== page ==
Cancer sufferers fighting for wider access to life-extending drugs claim the Government's decision to allow top-up payments will make little difference to most people.
Ministers last week announced proposals to allow NHS patients to pay for drugs not available on the health service, while receiving the rest of their treatment free.
Until now, anyone buying the pills themselves would also have to pay for the rest of their care privately.
Health chiefs also intend to lower the threshold used by the National Institute for Clinical Excellence (NICE) when deciding which drugs should be funded by the NHS - paving the way for many more costly drugs to be approved.
However, Margaret Whitby, whose appeal for the so-called "wonder drug" Tarceva was rejected by NHS Hounslow, questioned how many people would benefit from the move.
The 74-year-old gran-of-five, who lives in Curtis Road, Whitton, said she cannot afford the drug - which doctors claim is her only hope of beating lung cancer - and wonders how many other people would be able to.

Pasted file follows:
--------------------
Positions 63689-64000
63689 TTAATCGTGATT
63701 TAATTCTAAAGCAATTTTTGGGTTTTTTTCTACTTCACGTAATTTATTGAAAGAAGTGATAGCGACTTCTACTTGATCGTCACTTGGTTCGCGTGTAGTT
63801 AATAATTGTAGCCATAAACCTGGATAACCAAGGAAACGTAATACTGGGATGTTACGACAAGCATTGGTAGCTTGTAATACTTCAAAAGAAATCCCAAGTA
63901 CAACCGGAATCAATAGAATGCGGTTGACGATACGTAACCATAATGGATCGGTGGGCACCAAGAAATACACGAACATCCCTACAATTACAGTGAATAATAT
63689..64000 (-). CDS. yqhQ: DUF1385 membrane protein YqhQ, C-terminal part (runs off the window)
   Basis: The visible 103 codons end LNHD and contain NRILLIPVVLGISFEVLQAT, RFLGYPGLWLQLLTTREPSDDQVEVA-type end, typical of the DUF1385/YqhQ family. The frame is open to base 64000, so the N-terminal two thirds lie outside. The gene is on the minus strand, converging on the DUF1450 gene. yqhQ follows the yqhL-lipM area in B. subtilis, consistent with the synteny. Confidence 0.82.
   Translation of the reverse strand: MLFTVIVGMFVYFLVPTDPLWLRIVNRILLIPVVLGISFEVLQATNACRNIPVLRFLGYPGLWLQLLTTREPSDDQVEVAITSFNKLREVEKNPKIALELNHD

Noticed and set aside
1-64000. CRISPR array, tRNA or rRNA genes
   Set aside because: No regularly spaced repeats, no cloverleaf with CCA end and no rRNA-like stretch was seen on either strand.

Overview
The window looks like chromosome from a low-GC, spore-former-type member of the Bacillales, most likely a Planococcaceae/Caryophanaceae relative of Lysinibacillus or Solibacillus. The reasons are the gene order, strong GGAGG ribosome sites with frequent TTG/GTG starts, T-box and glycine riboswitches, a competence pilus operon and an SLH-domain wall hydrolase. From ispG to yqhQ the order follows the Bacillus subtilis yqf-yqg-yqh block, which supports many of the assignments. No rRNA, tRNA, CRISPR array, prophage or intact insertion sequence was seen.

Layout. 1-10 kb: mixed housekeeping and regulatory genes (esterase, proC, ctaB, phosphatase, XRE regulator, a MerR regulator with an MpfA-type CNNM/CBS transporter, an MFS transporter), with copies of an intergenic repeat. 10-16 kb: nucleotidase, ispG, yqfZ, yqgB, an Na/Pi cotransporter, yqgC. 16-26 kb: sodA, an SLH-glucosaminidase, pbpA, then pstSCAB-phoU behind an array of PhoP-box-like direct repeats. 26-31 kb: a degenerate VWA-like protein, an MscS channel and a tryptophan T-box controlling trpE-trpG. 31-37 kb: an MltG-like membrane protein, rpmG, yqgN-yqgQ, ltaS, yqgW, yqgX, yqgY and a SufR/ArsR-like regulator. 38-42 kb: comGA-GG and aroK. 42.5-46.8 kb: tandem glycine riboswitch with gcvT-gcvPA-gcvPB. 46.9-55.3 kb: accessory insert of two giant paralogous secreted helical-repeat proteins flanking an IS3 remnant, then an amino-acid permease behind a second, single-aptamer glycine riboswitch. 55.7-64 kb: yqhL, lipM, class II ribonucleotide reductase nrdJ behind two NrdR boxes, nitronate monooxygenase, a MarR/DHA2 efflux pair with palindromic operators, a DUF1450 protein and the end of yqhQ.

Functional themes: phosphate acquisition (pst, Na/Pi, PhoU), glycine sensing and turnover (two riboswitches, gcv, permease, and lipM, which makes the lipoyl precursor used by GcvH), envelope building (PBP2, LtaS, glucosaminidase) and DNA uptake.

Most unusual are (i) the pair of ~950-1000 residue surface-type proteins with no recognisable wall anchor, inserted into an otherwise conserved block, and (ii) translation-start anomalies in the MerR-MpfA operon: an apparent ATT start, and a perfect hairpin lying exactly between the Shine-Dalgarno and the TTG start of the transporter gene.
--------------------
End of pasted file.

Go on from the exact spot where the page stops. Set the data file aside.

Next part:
"They make it sound so wonderful but you have to have the money to start with and we can ill-afford it," she said.
"We may have to consider it as an option, although we're waiting for NICE's ruling later this month before making a decision.
"If it came to re-mortgaging our house we would have to do so but I don't think that's a choice people should have to make."
A three-month course of treatment with the new generation of cancer drugs typically costs about £6,000 Ð well beyond the budget of most ordinary
Jenny Robinson, of Eastern Way, Feltham, was diagnosed with terminal kidney cancer earlier this year, only to be told last month she actually had an incredibly rare but treatable form of the disease.
However, the 42-year-old mum-of-two is still campaigning against the "postcode lottery" of health care, having previously been denied the cancer treatment Sutent.
She had mixed reactions to the GovernmentÕs ruling on top-up payments.
"It's good news for those who can afford it, although I don't think it's fair," she said.
"I would have tried raising the funds but by the time I'd reached my target it might have been too late."